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Countering the drama llama, need tips

(13 Posts)
shonkyklingonmakeup Fri 31-Aug-18 06:17:13

I have never been good at this part of my job and my usual technique is "wait until they are 14 and then it stops by itself"

We started back a few weeks ago (international school). We have some new students, so we are back to "storming" as the group finds its feet.

I saw a 13 year old girl on the stairs in the first or second lesson, crying and walking back to her lesson with a teacher who was reassuring her. I don't know what the issue was.

In my lessons, several hours later, it was still ongoing. She was still sad but now she had a crew. There were about four girls who were insistent that they must head to the form teacher with the girl as moral support while she explained something. A couple of them absolutely had to sit with her during the lesson to keep her spirits up. It was imperative that she go find another teacher entirely and inform her of the details of her lesson absence in the morning.

I had to fire fight these requests all lesson and when I made doing those things a more boring option, they weren't interested anymore.

The way I see it: she's having a crisis. Maybe it is for a good reason and maybe it is for a ridiculous reason. As her subject teacher, it's not really my place to judge. I think it is lovely that she is getting support BUT I think the social skills of the group are such that they are riling things up instead. Also, I get the impression that they are not acting out of compassion or altruism so much as they are attracted to the entertainment factor. Adults do the same, right?

What the hell do I do to help them settle the fuck down more quickly and draw ionic bond diagrams in their exercise book?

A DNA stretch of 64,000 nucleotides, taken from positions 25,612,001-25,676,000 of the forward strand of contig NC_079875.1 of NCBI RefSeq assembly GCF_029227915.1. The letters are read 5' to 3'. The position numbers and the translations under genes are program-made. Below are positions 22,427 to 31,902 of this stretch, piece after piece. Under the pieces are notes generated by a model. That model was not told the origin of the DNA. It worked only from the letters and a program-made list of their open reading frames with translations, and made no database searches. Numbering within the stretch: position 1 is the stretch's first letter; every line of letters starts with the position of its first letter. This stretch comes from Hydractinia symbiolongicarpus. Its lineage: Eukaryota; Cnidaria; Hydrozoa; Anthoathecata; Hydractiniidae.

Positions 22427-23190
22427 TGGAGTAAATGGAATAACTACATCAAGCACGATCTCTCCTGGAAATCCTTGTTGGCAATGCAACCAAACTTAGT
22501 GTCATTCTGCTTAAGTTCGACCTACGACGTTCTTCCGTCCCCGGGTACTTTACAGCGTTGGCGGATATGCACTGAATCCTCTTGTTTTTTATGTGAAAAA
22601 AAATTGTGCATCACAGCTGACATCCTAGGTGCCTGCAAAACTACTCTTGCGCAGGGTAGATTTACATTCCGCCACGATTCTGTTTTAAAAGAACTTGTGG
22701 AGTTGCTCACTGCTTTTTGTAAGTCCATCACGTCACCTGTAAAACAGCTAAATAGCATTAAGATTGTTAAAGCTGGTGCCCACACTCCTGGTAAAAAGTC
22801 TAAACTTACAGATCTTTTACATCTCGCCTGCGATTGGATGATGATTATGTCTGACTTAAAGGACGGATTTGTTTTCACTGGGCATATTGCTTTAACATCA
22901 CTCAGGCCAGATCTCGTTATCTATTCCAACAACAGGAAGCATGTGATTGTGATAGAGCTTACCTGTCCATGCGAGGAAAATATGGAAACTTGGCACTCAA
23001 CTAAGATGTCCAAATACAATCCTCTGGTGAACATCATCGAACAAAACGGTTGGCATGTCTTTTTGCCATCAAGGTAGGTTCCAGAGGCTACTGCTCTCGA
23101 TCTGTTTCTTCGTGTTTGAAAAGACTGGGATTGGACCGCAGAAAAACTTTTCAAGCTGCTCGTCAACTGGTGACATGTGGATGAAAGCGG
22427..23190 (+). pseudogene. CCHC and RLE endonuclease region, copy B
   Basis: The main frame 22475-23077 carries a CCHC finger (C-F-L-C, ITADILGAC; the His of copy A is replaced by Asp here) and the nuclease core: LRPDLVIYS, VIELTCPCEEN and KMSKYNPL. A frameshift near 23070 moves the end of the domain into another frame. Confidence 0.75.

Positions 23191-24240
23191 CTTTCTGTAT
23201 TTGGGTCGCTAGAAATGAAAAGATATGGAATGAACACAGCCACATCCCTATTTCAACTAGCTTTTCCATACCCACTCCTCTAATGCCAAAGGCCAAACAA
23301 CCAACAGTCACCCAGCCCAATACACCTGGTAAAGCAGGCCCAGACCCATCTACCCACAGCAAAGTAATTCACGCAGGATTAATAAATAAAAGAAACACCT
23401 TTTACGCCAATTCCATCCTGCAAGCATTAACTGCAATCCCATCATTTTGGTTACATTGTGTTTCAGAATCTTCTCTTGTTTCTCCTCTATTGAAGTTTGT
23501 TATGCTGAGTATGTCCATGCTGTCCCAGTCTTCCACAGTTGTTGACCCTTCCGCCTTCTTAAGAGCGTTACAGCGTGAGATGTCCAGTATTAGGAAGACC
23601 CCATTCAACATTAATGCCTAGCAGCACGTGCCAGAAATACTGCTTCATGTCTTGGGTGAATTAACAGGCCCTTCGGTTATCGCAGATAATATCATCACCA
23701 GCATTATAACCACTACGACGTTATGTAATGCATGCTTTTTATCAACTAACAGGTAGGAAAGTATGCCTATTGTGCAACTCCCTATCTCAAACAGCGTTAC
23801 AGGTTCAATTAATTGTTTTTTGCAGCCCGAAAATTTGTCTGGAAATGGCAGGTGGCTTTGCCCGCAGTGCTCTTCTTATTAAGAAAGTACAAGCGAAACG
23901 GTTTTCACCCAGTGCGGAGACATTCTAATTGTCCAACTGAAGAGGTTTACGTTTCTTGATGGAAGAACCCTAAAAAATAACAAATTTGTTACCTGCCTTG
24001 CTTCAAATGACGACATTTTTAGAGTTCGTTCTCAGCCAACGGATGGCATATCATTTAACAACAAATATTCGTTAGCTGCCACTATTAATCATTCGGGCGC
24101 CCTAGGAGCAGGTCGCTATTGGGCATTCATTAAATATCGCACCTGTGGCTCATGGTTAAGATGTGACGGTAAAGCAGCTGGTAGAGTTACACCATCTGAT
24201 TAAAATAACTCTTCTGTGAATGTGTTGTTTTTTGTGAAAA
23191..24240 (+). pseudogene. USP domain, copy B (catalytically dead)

Is there anything I could be doing pastorally to help calm it down before it becomes a whirlwind after lunch?

OP’s posts: |
ASauvignonADay Fri 31-Aug-18 06:40:22

My advice would be.. don't fuel the fire (don't get sucked into the drama), insist unless an absolute emergency that they focus on the task in hand and see head of year or whoever at lunch or break time, not in lesson time. The HOY or whoever will thank you for them not being allowed to do it in lesson time - it drives me nuts!

Acopyofacopy Fri 31-Aug-18 08:02:15

With drama llamas I take the “she’s a tough bitch” approach: absolutely no change of seating plan, reminder that visits to pastoral or other teachers must take place at break. End of.

shonkyklingonmakeup Fri 31-Aug-18 08:03:35

Love it! I said "ok, you can go see her but you'll have to sign in late" and they changed their minds instantly. "never mind, not that important"

OP’s posts: |
Cynderella Fri 31-Aug-18 10:13:35

With drama llamas I take the “she’s a tough bitch” approach: absolutely no change of seating plan, reminder that visits to pastoral or other teachers must take place at break. End of.


PumpkinPie2016 Fri 31-Aug-18 10:26:20

Agree with don't get sucked into the drama. I teach secondary, albeit in a UK school and there are generally some pupils who love a bit of drama.